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REGULARS 28 A Year in Pictures: 1967

by Richard Overy 70 E x t r a o r d i n a r y P e o p l e : Alain Locke by Jeffrey C Stewart 98 Museum of the World: Alan Shepard’s spacesuit, c1959 by Kassia St Clair THEBRIEFING 6 Viewpoints: Afua Hirsch on the historical statue debate J, Ana Lucia Araujo on the Brazil museum fire, Alex von Tunzelmann on historical accuracy in films, and Lesley Downer on Japan’s Meiji Restoration 14 History Headlines: The latest news from the world of history, in digestible chunks 16 Inside Story: Peter Frankopan on the historical roots of Asia’s transformation J

CULTURE 72 The Conversation: Mary Fulbrook and

Richard J Evans discuss her book on the aftermath of the Holocaust J

80 Agenda: The latest events, TV and fi lm JOURNEYS 84 In the footsteps of… A 17th-century explorer in Canada by Margaret Small 92 Global City: Rome by Ferdinand Addis 94 Wonders of the World: St Basil’s

Cathedral, Moscow by Paul Bloomfield

A L A M Y/ F R A N M O N K S

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Expert voices from the world of history

Peter Frankopan Author of bestseller The Silk Roads and a new follow-up volume, Frankopan’s Inside Story piece on page 16 explains why we need to shift our focus from recent upheavals in the west to the more radical changes taking place farther east in Asia. It’s a transformation, he argues, without historical parallel for over 500 years.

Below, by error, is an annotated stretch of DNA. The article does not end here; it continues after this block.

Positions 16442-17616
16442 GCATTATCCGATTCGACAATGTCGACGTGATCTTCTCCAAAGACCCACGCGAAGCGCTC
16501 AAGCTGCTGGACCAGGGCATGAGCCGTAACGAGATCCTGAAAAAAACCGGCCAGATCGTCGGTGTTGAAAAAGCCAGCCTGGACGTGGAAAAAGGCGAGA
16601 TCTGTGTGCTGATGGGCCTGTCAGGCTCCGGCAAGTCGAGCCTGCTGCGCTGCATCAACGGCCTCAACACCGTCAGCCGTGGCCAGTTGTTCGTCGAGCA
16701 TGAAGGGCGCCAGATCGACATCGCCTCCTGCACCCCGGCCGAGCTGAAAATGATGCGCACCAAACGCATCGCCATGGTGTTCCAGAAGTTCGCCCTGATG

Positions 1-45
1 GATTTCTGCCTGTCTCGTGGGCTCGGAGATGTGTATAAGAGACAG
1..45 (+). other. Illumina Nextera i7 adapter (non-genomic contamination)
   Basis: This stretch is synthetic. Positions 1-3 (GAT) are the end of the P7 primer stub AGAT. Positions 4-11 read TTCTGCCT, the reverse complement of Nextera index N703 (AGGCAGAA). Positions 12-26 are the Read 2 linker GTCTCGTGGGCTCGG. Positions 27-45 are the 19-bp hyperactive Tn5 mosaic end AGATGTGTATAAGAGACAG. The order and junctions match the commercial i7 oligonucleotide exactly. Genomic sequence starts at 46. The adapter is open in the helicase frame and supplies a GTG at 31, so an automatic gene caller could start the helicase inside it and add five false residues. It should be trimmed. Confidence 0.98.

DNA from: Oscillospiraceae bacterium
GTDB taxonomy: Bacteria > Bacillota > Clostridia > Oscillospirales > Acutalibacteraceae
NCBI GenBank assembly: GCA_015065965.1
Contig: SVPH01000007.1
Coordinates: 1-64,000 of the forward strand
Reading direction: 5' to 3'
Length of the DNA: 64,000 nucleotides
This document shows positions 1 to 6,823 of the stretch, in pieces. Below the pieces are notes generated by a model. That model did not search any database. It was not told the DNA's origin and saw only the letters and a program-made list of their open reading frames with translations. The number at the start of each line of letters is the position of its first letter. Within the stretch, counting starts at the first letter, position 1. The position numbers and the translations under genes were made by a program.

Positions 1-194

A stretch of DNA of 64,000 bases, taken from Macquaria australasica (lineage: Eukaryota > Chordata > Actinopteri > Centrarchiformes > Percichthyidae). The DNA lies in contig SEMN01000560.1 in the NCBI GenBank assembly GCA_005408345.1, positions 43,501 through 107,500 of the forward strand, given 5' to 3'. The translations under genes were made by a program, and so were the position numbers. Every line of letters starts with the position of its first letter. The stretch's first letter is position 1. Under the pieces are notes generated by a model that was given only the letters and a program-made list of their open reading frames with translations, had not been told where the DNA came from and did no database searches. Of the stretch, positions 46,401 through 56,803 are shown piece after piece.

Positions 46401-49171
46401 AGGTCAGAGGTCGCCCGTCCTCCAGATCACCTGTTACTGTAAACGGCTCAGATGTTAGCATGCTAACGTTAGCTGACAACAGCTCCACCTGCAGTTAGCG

Mary Fulbrook Over seven decades after the end of the Second World War, and despite a number of trials, real justice remains elusive for many perpetrators and victims of Nazi violence, as Mary Fulbrook discusses on page 72. “What historians have not done to date,” she says, “is show the specific failures of waves of prosecution.”

Afua Hirsch At the centre of a storm of controversy following her 2017 newspaper column suggesting that Britain should consider felling statues of its historical heroes, Hirsch assesses the current situation on page 6. “The refusal to engage with matters of historical record was, ironically, the best example of the problem I raised,” she says.

Ian Kershaw A leading chronicler of Nazi Germany, Kershaw is particularly well placed to assess how today’s extremist movements compare with history’s most infamous examples. He argues in our Big Question feature on page 18 that “The polarisation does not – at least, not yet – come close to the extremism seen in Europe during the 1930s.”

Linda Yueh From recessions to trade wars, recent years have witnessed a series of financial shocks that reverberated around the globe. On page 44, Yueh considers what some of the leading historical names in the field of economics – including Adam Smith and John Maynard Keynes – would have said about these issues.

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